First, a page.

U.S. government can do more to promote biochar
"The potential long-term impacts of biochar are enormous." So why is it taking so long to adopt?
A new study shows how well-designed government policy can address the problem of high startup costs making it hard for some farmers to implement best environmental practices—especially with regard to biochar.
Biochar is a porous, charcoal-like material produced via pyrolysis, the high-temperature decomposition of biomass. It improves soil water properties and enhances agricultural production an average of 15 percent and also reduces nutrient leaching, increases nitrogen available to plants, and reduces the release of nitrogenous gases, which can improve local air quality.
A new policy study surveys existing government programs and details how they support the use of biochar to enhance agricultural productivity, sequester carbon, and preserve valuable soil. The federal government already has 35 programs that do—or could—promote biochar deployment to improve agricultural preservation and head off future environmental woes, researchers say.
“Our previous research has shown that wide-scale application of biochar across the United States’ agricultural soils can save millions of dollars in health costs by improving regional air quality,” says Ghasideh Pourhashem, a former postdoctoral fellow at Rice University’s Baker Institute for Public Policy and now an assistant professor at North Dakota State.
But despite the accumulating evidence, policy makers are slow to adopt biochar. “Our new study shows how policy frameworks can support biochar as a resource-saving, crop-boosting, and health care-improving material,” Pourhashem says.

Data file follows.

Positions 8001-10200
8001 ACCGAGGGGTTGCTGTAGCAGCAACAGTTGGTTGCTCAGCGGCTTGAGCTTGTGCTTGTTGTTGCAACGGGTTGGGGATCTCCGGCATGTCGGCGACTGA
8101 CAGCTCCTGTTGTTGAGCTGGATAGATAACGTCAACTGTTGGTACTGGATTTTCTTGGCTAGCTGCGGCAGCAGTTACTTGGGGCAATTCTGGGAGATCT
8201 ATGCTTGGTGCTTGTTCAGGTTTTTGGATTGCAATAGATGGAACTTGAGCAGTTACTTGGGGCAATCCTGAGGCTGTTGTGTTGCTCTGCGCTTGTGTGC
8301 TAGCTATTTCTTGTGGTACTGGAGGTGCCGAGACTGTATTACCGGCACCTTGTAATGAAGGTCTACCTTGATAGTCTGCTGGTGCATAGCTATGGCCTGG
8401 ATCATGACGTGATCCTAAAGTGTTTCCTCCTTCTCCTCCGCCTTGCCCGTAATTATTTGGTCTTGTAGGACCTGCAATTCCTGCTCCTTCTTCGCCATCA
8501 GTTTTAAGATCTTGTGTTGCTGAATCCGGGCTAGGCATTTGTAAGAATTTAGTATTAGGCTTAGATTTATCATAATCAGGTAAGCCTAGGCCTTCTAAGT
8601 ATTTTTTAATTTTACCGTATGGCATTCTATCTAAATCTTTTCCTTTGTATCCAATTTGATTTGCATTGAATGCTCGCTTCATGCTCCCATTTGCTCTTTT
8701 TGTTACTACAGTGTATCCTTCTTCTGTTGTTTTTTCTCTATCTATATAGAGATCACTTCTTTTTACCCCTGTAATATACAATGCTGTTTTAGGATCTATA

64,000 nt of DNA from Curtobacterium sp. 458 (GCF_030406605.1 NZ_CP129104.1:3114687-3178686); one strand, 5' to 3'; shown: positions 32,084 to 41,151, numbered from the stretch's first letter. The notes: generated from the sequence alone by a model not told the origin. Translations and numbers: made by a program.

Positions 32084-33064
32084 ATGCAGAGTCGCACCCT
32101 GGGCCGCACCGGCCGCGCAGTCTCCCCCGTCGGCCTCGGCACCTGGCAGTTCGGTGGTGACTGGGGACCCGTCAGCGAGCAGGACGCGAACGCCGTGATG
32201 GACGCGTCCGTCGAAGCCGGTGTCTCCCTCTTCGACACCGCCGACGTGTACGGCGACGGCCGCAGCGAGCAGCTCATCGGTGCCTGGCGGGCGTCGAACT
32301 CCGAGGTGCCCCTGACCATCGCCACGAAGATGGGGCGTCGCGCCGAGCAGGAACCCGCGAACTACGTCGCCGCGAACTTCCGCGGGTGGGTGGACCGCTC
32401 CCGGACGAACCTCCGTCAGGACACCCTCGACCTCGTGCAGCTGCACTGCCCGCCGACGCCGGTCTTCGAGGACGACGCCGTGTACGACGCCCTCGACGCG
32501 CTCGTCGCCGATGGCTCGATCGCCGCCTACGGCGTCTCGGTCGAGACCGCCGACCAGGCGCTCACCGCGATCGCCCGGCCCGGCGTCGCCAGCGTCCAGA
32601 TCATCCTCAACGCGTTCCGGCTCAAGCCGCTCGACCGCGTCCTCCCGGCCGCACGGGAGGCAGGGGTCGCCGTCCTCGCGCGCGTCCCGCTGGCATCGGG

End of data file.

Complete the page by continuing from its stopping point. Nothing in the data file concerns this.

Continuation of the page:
The United States has long invested in biofuels like ethanol, and the researchers argue that biochar deserves similar long-term support to improve the nation’s soil and food security strategy.
Caroline Masiello, a professor of earth, environmental, and planetary sciences, notes the financial disconnect between those who bear the cost of land-management changes and those who benefit.
“There are plenty of farmers who want to do the right thing, but the benefits of biochar don’t accrue entirely on-farm,” she says, citing examples like cleaner water and air. “This paper is about how policy can connect the costs borne by farmers with the benefits to us all.”
The only active loan guarantee program the researchers identified for biochar production is the Department of Agriculture’s Biorefinery, Renewable Chemical and Bio-based Product Manufacturing Assistance Program, which provides up to $250 million per project.
But Department of Energy and Department of Agriculture programs and initiatives in Iowa, Oregon, Colorado, and Minnesota provide nearly $250 million more in grants, matching or production payments, and tax credits. The researchers also identified eight programs that offer a total of nearly $30 million in research and development funding that implicitly support biochar.
The researchers say the government’s emphasis on biochar production is inadequate and tilts heavily toward biofuels. They also note the need for more upfront investment in large biochar-focused production rather than small-scale facilities.
They suggest the development of a broadly accepted set of product standards for biochar could encourage investment.
“The potential long-term impacts of biochar are enormous,” says Kenneth Medlock, a fellow in energy and resource economics at Rice. “Much of the recent support for biochar has focused on its use for carbon dioxide sequestration, but the benefits are much broader.
“The potential effects on local air quality and water quality have implications that extend far beyond the application site, which makes policy supportive of investment in biochar production and market development something that should be seriously considered.”
The study appears in Global Change Biology Bioenergy. Rice’s Shell Center for Sustainability supported the research.
Source: Rice University